Our free break even tool can calculate all this for you automatically. Click the Try now button below to get your free copy.

Break Even Income formula example

2 levers for improving your unit economics

The seemingly obvious way to lower your break even point is to raise the prices of your product.

But it’s not that easy. Customers are sensitive to price increases. They don’t like change. This can backfire, and cause a drop in your customer base. 

So if this method looks like it could price you out of the market, it’s better to look at your costs instead.

1. Lower your fixed costs

You’ve mapped out all your fixed costs, so now find the unnecessary ones that you can remove. 

It might be looking at better-priced storage options, finding a cheaper internet provider, or seeing if you can negotiate a rent reduction. It might mean stopping spending on some aspects altogether.

Or, it can be as simple as switching from a bank account with a monthly fee to a fee-free account. 

This is where Airwallex can help you out. You pay no fees on your business accounts – ever, and you can open global accounts in 11 currencies, so you won’t have to pay international transfer fees either. This one easy change means you can permanently reduce banking costs for your business.

It might sound small, but these add up quickly.

Open a global multi-currency account for free in Hong Kong

2. Lower your variable costs

Lowering your variable takes a little more effort. 

This can include finding new suppliers that offer lower prices for your raw materials, or have better bulk rates. You can find a manufacturer with better economies of scale or a shipping company with better deals to help cut down on your logistics costs.

Maybe your gift box doesn’t need that piece of decorative tissue paper, or you can stop adding print-outs and freebies to all your packages.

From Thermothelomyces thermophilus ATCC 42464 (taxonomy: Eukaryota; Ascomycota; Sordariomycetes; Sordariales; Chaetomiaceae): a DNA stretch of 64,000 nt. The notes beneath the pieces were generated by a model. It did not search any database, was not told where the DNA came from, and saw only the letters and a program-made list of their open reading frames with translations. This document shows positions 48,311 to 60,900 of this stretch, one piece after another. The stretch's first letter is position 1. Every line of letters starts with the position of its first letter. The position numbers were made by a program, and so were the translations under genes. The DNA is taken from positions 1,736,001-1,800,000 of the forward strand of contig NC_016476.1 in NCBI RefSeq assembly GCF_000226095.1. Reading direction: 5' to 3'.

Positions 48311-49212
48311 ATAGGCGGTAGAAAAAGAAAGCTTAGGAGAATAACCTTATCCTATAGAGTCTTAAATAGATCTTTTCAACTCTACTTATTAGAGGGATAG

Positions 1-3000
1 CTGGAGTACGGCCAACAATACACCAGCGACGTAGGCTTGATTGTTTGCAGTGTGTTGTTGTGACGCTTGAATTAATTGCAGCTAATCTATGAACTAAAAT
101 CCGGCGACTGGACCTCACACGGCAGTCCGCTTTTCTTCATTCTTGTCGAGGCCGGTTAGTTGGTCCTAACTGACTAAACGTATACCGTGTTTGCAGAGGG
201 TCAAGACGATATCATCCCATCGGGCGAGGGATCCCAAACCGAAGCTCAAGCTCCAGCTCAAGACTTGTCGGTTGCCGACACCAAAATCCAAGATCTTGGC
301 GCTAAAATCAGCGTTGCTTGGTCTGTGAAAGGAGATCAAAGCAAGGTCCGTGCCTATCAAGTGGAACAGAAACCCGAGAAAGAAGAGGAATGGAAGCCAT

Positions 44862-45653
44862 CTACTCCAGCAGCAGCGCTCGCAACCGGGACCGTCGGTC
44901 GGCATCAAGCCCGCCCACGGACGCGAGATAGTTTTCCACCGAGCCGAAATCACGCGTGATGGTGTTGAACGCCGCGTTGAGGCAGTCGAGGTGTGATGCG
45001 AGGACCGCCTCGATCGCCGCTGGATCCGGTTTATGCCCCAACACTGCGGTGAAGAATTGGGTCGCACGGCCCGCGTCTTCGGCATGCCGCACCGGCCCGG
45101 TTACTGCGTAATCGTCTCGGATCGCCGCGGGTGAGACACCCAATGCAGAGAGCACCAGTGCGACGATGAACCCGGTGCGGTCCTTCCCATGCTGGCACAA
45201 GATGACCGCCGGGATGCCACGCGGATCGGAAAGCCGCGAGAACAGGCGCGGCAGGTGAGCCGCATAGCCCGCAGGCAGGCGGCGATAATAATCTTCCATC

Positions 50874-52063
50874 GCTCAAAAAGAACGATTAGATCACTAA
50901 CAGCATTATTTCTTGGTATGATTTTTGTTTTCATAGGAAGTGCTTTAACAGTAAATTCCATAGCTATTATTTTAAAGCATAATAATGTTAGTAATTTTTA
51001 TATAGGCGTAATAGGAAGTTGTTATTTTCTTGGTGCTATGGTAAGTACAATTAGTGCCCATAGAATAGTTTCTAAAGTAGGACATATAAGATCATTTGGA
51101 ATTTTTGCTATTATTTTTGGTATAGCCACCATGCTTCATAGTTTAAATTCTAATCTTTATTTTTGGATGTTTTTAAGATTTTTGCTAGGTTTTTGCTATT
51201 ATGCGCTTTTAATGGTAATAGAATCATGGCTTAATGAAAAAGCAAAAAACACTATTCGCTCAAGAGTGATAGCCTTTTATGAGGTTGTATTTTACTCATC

Another way is looking at the fees you pay on your banking. For example, if you source your products outside of Hong Kong, you’re likely paying international transaction fees.

Both Airwallex Multi Currency Cards and Global Accounts help you cut out international transaction fees altogether. You’ll also receive a foreign exchange rate that’s up to 90% better than what any of the big banks can offer. Here’s how one of our customers is able to save up to 90% in exchange rates and transaction fees with our global account.

You’ll be able to reduce your spending costs, reduce your fees, and lower your break even point all at the same time.

Send international payments with $0 TT fees and market-leading FX rates

Airwallex is the smarter way to do your business banking

Now that you understand your business’ break even point, it’s time to start making it as cost-effective as possible.

So if you’re looking to reduce your expenses, get the best price on your international payments, and say goodbye to bank fees for good, get in touch with Airwallex today. You can book a free online demo with a product specialist by clicking here to find a time slot that suits you. 

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Alice Wong
Growth Marketing Lead